[Spotlight] The North Star LGBTQ Community Center
By: Sebastian Pellejero
This month, the North Star LGBTQ Community Center celebrates its fifth year at 930 Burke St., Winston-Salem. In that time, the North Star has provided refuge and resources to those in need, as well as a springboard of knowledge to the community. With this anniversary comes new changes meant to add more bullets to North Star’s burgeoning list of accomplishments.
This past February, Nyles Claire Suer was appointed the director of the center. A volunteer since last June, the 27-year-old is the North Star’s sole employee, serving a vital role in overseeing North Star’s varied slate of programs it operates on a limited budget.
Much of the support for the North Star comes from the greater community—individual donations, sponsorships, grants, as well fundraisers. Suer said the community had shown enormous support since the North Star’s inception, as have the center’s volunteers, a group of near 30 who regularly help keep the center open.
“But you don’t have to be a member to come in,” Suer said. “[North Star] is open to the public during our open hours. Folks can come in and to any of our programs, most of which are free.”
Some of these programs include Safe Zone Trainings, a three-hour group workshop that delves into issues of gender and sexuality, and an LGBT Veteran’s group, which Edward Henik, a 49-year old veteran who moved to Winston from Long Island in 2016, is a part of. Henik credits the North Star for hosting an accepting space.
“I think [North Star] is a great idea,” Henik said. “It’s a place for people of any orientation and gender, to be themselves. You don’t have to worry about anyone giving you a hard time. It’s a safe space—you can be who you are and do what you want.”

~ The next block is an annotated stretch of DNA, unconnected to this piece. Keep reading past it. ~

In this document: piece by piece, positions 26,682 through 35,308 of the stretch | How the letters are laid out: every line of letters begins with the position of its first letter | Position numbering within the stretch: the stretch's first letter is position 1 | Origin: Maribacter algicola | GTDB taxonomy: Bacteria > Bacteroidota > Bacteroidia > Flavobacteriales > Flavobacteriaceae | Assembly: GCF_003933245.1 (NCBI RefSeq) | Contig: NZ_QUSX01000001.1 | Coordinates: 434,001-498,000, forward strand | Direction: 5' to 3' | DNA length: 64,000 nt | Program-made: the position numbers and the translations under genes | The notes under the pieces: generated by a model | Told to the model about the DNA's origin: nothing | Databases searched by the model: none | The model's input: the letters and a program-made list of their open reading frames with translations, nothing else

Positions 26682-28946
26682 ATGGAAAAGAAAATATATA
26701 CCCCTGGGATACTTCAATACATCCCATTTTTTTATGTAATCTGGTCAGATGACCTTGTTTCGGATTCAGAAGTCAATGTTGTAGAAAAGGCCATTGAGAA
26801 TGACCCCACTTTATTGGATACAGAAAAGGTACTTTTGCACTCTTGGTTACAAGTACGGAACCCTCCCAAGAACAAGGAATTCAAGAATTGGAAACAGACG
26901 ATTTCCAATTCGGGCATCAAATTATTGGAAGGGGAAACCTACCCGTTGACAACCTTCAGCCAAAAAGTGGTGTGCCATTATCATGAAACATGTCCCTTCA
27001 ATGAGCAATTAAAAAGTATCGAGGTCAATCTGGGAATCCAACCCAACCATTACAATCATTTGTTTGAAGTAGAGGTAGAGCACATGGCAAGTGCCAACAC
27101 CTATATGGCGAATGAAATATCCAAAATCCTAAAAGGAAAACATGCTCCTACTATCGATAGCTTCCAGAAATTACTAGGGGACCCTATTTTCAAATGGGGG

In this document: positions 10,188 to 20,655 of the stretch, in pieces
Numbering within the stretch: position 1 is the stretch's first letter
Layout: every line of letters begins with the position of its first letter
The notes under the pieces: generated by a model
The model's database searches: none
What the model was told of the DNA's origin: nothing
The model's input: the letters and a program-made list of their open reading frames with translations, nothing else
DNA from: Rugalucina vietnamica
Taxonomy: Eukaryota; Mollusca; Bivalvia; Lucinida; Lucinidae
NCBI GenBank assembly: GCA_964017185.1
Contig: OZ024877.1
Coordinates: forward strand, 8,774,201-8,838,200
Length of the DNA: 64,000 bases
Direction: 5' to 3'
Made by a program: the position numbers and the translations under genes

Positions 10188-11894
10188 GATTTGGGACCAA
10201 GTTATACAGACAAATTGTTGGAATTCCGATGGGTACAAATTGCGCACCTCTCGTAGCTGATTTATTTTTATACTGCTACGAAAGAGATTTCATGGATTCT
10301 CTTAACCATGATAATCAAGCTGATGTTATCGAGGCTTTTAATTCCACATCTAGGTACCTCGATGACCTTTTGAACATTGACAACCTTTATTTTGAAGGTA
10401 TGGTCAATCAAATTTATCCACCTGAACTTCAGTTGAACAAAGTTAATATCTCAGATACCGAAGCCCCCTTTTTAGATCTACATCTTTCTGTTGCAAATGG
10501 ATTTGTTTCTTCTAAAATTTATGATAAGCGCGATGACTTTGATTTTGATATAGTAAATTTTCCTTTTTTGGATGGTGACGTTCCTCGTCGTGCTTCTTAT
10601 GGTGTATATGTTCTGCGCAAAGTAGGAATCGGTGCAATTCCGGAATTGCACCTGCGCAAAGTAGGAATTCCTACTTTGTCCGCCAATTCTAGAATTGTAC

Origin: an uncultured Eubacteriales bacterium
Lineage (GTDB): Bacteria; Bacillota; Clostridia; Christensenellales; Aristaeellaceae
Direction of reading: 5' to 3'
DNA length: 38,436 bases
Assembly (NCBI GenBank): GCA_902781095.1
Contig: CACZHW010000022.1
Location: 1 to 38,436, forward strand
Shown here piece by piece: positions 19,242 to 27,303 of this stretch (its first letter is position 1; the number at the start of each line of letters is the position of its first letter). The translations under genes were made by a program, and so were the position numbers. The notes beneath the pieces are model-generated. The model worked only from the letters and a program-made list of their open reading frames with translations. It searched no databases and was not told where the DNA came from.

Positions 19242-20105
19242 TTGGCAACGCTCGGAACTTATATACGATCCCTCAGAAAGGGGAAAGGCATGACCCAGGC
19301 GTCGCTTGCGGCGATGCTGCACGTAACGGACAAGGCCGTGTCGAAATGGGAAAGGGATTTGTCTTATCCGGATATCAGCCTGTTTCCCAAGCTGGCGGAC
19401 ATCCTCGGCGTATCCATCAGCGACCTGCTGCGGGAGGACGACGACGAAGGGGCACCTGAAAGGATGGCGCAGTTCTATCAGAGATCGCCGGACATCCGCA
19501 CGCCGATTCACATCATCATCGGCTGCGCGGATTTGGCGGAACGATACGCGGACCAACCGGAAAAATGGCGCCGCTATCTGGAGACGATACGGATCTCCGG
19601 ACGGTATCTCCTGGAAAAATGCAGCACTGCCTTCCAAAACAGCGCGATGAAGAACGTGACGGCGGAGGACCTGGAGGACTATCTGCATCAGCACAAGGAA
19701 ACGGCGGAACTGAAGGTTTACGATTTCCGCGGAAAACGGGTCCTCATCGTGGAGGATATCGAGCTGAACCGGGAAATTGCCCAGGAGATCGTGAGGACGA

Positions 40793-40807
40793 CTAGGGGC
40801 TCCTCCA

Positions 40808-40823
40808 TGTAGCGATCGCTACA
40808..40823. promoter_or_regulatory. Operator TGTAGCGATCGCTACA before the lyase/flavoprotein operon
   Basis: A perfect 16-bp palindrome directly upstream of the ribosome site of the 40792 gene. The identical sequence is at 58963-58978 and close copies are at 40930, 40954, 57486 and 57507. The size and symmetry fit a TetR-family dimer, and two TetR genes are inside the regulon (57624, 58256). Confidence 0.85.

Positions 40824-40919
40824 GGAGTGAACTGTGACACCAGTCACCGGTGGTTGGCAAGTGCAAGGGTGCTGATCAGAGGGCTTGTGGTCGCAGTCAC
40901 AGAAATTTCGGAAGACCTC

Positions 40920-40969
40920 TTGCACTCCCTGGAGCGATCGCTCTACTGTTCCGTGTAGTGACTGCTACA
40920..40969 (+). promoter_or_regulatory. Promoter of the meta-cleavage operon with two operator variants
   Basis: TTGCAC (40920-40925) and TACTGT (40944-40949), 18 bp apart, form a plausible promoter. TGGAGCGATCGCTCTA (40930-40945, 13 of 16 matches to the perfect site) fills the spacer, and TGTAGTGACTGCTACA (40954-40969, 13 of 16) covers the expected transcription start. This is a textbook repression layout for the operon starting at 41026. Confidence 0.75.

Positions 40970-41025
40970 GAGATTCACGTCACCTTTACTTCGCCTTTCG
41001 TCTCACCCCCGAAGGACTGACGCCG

The LGBTQ youth community is a central focus of the North Star. Each year the center puts together Alt Prom, an alternative prom for the area’s high school LGBTQ+ students. Soon it will offer a youth support group facilitated by a licensed therapist.
In whatever it way it can, the North Star aspires to be a resource for local youth. But for Brice Kroll, a 19-year old sophomore at Forsyth Tech, choosing to walk through its doors was no simple decision.
Though now he volunteers his free time to the center, it took the insistence of a friend to get Kroll to finally visit. Now he credits the North Star with providing him with the guidance needed as a blossoming young adult.
“We came in and started talk to other people, and it felt like a place where I actually would want to be,” Kroll said. “One of the reasons why I keep on coming back is that the people that come here slowly change you and help you have a better life. It allowed me to accept myself, but also allowed me to accept other people.”
Looking toward the future, the North Star hopes to expand in every which way, a goal that has Suer both busy and optimistic. There is excitement in her voice as she details the center’s long-term aspirations. A new meeting space tops the list, one with enough room to host parties and youth games comfortably, along with the hope of being able to hire another staff member.
“We want this to be a community center for all,” Suer said. “To represent all kinds of diversity, everybody across the LGBTQ spectrum, ability, language, culture, all those things. That keeps us pretty busy.”